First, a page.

President Biden has renewed the focus on “ending cancer as we know it” moonshot, devoting $1.8 billion over seven years for research, aiming to reduce cancer deaths by half in the next 25 years. (Cue crowds cheering and ticker tapes falling!)

Boxes loaded with dry goods, bread and bananas sit at the Harrison Food Bank last fall prior to distribution. The food bank serves as many as 500 families a week.  Andree Kehn/Sun Journal, File

Here is our rain-on-the-parade question: What if there is a better moon? This better moon:

• Affects 18 times as many people as cancer each year.

• Shortens millions of lives, compared to 600,000 dying from cancer each year.

• Has lifelong impacts for children and boosts chronic (expensive) illness for adults.

And, unlike cancer, this one needs no research to prevent or cure it. Every dollar spent will have a guaranteed positive impact on health immediately.


This better moon is hunger.

Despite Supplemental Nutrition Assistance Program serving more than 41 million people, food insecurity remains one of the nation’s leading health issues. SNAP benefits are inadequate (and are about to become even more inadequate when pandemic benefits end) to feed people. The average SNAP household uses 75% of the benefit by the middle of the month. With better planning and budgeting, could a family make it last the month? The short answer is no: Current benefits do not ensure enough food.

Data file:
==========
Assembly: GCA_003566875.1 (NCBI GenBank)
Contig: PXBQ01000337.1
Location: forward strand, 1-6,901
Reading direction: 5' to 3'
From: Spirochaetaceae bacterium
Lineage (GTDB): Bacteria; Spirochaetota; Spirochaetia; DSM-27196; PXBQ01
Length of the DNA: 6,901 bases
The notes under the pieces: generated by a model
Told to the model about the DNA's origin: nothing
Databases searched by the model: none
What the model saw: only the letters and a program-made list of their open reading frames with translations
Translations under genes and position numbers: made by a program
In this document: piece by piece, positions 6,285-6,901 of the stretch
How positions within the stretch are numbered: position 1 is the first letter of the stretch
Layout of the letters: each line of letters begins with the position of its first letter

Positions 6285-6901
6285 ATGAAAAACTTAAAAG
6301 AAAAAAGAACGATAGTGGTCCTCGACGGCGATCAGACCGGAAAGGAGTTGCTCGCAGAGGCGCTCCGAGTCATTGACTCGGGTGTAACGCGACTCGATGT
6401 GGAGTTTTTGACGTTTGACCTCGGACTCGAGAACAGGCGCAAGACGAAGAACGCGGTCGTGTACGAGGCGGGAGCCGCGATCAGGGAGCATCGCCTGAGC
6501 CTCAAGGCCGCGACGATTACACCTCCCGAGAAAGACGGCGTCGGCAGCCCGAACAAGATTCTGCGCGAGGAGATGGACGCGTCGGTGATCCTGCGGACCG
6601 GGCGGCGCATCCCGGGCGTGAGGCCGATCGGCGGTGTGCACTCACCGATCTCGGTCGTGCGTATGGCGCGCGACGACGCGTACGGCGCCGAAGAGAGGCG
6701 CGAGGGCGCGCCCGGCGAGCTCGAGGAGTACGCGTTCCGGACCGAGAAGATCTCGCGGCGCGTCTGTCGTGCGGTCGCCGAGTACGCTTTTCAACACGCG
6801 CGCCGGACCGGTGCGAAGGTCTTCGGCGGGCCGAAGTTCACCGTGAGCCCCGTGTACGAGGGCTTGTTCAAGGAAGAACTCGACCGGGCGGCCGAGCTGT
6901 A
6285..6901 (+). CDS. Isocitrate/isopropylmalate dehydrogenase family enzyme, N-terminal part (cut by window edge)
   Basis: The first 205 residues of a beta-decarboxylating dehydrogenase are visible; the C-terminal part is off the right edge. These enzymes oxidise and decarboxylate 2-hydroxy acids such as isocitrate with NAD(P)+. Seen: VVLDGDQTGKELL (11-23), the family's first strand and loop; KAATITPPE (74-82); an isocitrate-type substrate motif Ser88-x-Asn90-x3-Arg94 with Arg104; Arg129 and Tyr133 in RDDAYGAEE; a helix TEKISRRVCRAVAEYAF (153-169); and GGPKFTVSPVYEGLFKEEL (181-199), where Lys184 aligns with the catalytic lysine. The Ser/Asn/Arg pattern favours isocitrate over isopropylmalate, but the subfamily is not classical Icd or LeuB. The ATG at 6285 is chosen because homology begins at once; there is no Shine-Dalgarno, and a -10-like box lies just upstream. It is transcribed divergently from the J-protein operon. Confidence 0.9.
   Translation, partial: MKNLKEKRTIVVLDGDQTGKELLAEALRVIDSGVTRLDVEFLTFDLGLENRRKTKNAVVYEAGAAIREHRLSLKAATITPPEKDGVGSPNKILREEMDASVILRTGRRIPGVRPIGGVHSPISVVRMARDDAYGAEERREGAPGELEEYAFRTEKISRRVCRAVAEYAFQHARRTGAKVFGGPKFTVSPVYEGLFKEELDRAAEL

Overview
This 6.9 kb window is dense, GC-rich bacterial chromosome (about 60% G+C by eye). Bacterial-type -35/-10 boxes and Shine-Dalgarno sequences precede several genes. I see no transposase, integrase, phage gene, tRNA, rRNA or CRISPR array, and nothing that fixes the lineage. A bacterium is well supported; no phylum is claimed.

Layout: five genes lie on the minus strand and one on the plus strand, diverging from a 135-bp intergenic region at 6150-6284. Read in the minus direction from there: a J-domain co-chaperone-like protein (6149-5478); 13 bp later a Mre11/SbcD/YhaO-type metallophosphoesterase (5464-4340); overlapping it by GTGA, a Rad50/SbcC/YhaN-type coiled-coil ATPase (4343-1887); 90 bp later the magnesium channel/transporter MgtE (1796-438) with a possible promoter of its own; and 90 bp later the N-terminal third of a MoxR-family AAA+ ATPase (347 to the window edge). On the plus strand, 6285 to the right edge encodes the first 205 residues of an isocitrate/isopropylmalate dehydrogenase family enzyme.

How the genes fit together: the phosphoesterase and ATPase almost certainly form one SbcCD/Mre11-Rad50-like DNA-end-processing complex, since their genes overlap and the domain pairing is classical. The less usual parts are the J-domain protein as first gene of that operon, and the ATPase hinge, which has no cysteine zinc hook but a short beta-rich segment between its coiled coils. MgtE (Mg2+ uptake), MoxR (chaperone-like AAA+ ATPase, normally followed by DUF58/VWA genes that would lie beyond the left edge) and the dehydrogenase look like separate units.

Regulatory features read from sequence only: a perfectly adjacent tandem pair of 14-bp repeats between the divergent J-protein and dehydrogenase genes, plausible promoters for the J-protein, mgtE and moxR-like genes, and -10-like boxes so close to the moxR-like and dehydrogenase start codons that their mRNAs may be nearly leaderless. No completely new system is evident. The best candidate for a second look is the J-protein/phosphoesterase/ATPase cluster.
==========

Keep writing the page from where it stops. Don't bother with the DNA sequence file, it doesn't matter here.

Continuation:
The benefit is meant to supplement the family’s resources. Yet a family who meets SNAP’s income limits cannot have other resources for food. A three-person household in Maine can earn up to $45,991 per year and get SNAP benefits. That sounds like a lot, but they would spend nearly half of their take-home pay on rent for a two-bedroom apartment in any of the metropolitan areas of Maine.

There is an idea that social support should be inadequate in order to motivate people. Under this philosophy, people should be poorly fed on public programs; otherwise, they would not need to lift themselves out of poverty. The practical reality is that a chronically hungry person will tend to focus on the immediate problem at the expense of long-term gains. A hungry child will act out in school, for example. It’s no surprise that schools that serve breakfast have fewer behavior problems; schools that serve breakfast during regular school hours rather than having kids come early have even better results.

Lots of good things happen when people are not hungry. People who are fed have less depression, diabetes, high blood pressure and high cholesterol. Pregnant women have fewer mental health problems. Children have less asthma and depression and fewer suicidal thoughts; they also spend less time in the hospital. With less aggression and fewer cognitive problems, children can do better in school and go on to become high school and college graduates, even cancer scientists. Improved health is only the beginning of the benefits. Imagine, if the 53 million people who now rely upon food banks were instead able to work, live, parent, learn and contribute to our communities, what we could accomplish!  We might even cure lots of diseases, including cancer.

True, hunger does not have cancer’s sex appeal. There are no white-coated scientists furrowing their brows, squinting at microscopes. There is no triumph of human skill over the forces of nature. Yet, this simple, straightforward problem has remained unsolved. We could ask ourselves why spending $1.8 billion on cancer makes sense, when we neglect basic health-giving goods for so many.

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